|Topic Review (Newest First)|
|06-14-2014 07:28 AM|
First you said he gets aggressive with the small dog, now you say he does nothing, really.
What you have to understand is that one shake will snap that dog's neck. Tip: keep them apart 100% of the time.
Good luck to you.
|06-14-2014 06:36 AM|
Just to clarify:
The GSD is kept very much separate from the little dog and cats. It would just be nice if they got along. Fortunately the living arrangements are only mid-term (3 years or so). Once I have bought a house he will be a one-animal home.
I adopted him because he was a working dog who failed testing because he had low drive. He had no other issues re aggression etc. He is a lovely well natured dog who has an issue with this one dog he lives with, and cats who run (he doesn't care about cats who stay still).
As for how he acts when little dog is causing a ruckus - the GSF does nothing really, no growling or anything just holds him in his mouth .
He will not be rehomed unless he does something absolutely dire, such as bites a person. I refuse to give up on a dog who is 90% there and is always improving. What I am looking for here are any similar stories, esp those with a happy ending.
|06-14-2014 01:41 AM|
|my boy diesel||
a third rehome the shepherd
someone is going to get killed and that could mean a death sentence for the killer
|06-13-2014 07:01 PM|
|katieliz||The only way to be sure ALL animals are safe is to entirely manage the environment and stop wanting or expecting the shepherd to "manage" his prey drive. Gate, crate and rotate. I also wonder if the shepherd does not like to live outside, away from his "people". Managing a dog's environment is a huge job and takes a rock solid commitment, but it can be done. I have two entirely separate packs (of two each), and have managed their environment for seven years now.|
|06-13-2014 06:42 PM|
If you are tried of the little dogs and the cat...then continue to... "let them work it out." The cat issue is the easiest to solve as there is only rule! The cat chases the dog ...'NEVER!" If you can’t enforce that, then keep depending on his "good graces" to keep him from killing your other dogs!
Cat thing is here post 32:
If you can at least stop that...then you have a chance to fix the rest! If you can't as other have said rehome the dog before you have to list him as "kills small dogs!"
In either case you should get a trainer involved. Keep the small dogs safe while "you" get your act together!
|06-12-2014 09:23 AM|
|llombardo||How does the GSD act when small dog is making a ruckus when the GSD is holding him?|
|06-12-2014 09:07 AM|
This is a disaster in the making.
I would rehome the Shepherd.
|06-12-2014 09:00 AM|
|Stevenzachsmom||Personally, I would rehome the shepherd. I would never trust him completely with my other pets. The little dog and the cat were their first. They deserve to be safe.|
|06-12-2014 07:59 AM|
Adopted GSD attacks smaller dogs
Apologies for the long post:
I adopted an older GSD pup from working lines about 8 months ago, so he is now about a year and a half old. He is neutered, fed a raw diet and exercised daily. He has a very strong prey drive, and has caught cats and a wild rabbit. He was kennelled for the first 10 months so socialisation wasn't that great. :/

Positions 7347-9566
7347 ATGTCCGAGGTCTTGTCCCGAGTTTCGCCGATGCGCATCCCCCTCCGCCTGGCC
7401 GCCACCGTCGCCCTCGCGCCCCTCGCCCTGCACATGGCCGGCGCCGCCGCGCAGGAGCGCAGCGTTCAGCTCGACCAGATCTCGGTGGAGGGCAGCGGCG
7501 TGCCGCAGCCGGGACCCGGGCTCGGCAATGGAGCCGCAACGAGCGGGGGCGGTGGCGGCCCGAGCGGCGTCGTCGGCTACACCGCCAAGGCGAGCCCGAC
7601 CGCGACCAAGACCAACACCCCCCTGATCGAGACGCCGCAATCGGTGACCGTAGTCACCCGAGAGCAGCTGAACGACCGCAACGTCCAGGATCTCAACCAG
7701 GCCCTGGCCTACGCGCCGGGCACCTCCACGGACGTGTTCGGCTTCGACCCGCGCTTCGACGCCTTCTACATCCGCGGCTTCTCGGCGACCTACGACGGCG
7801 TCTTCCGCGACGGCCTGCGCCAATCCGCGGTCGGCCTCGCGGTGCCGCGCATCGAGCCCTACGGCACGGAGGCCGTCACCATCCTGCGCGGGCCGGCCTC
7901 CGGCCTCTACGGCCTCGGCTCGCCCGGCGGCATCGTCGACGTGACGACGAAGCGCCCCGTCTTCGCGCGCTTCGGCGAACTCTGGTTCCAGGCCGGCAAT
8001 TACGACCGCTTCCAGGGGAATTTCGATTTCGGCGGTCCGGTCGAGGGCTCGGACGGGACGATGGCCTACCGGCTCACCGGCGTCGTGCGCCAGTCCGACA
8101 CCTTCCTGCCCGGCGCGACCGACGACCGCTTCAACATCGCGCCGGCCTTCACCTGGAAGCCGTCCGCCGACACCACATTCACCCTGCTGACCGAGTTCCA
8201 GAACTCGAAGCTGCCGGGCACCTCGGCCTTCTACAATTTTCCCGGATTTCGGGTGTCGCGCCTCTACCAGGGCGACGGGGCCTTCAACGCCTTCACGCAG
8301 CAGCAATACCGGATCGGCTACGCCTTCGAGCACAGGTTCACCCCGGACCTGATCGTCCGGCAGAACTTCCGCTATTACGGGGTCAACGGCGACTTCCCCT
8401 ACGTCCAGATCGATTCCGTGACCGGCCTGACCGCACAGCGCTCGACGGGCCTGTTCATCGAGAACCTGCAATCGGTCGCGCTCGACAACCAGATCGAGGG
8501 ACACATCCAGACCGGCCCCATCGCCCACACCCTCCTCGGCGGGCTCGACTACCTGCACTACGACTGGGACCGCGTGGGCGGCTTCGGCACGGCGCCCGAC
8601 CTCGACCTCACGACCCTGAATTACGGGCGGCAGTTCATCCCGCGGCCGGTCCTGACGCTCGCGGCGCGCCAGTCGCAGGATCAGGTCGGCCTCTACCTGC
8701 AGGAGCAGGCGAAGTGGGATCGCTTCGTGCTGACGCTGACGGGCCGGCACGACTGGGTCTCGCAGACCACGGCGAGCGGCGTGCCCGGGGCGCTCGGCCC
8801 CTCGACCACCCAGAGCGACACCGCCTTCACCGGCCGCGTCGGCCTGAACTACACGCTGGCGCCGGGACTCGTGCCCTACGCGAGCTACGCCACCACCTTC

We have 2 hours of obedience class every week and he goes on regular outings to all sorts of places with me (although no shops, as no dogs are allowed in stores in NZ, apart from the occasional pet store). We also do obedience in some form every day.
We also have a male Shih Tzu Bichon cross, about 2 years old, who is unneutered, and will remain that way for the foreseeable future, unfortunately (not my choice).
We slowly introduced the little dog to the GSD, and initially they seemed to get on fine. Then the GSD started to get aggressive, and there has been at least 3 occasions where he has got the little one in his mouth.
It seems that he just holds him there, around his abdomen, as there is never any blood drawn. Obviously the little one does not appreciate it, and makes a **** of a ruckus. Afterwards he shakes and is now very cautious around my GSD.
They are now always kept separated by a tall baby gate, and a fence breaks up our yard in two so they cannot interact apart from seeing each other. The little dog is inside, the GSD is now an outside only dog.
I am wondering if this is a dominance thing, and if we should let it happen so they can sort out who is alpha? Our concern is that it may go to far, and because the GSD is so big the little one runs the risk of serious injury or worse.
Any ideas? I would be happy for both of them to just ignore/tolerate each other so we don't have to be so cautious.
The GSD also "loves" cats. Just seeing them sets him off and he goes bonkers, barking and jumping up and straining to get to them. If they run, and if he could, he would chase them and does not return at all. He is VERY persistent when it comes to cats and the like - he will not give up until he has caught it. He has caught my cat twice, and the neighbours cat once. Same thing with the little dog, has it in his mouth (never mind the claws), but does not let go until forced. No injuries so far apart from bruising. Any way to train him to ignore cats/rabbits etc? My cats are not used to dogs that chase so don't know not to run.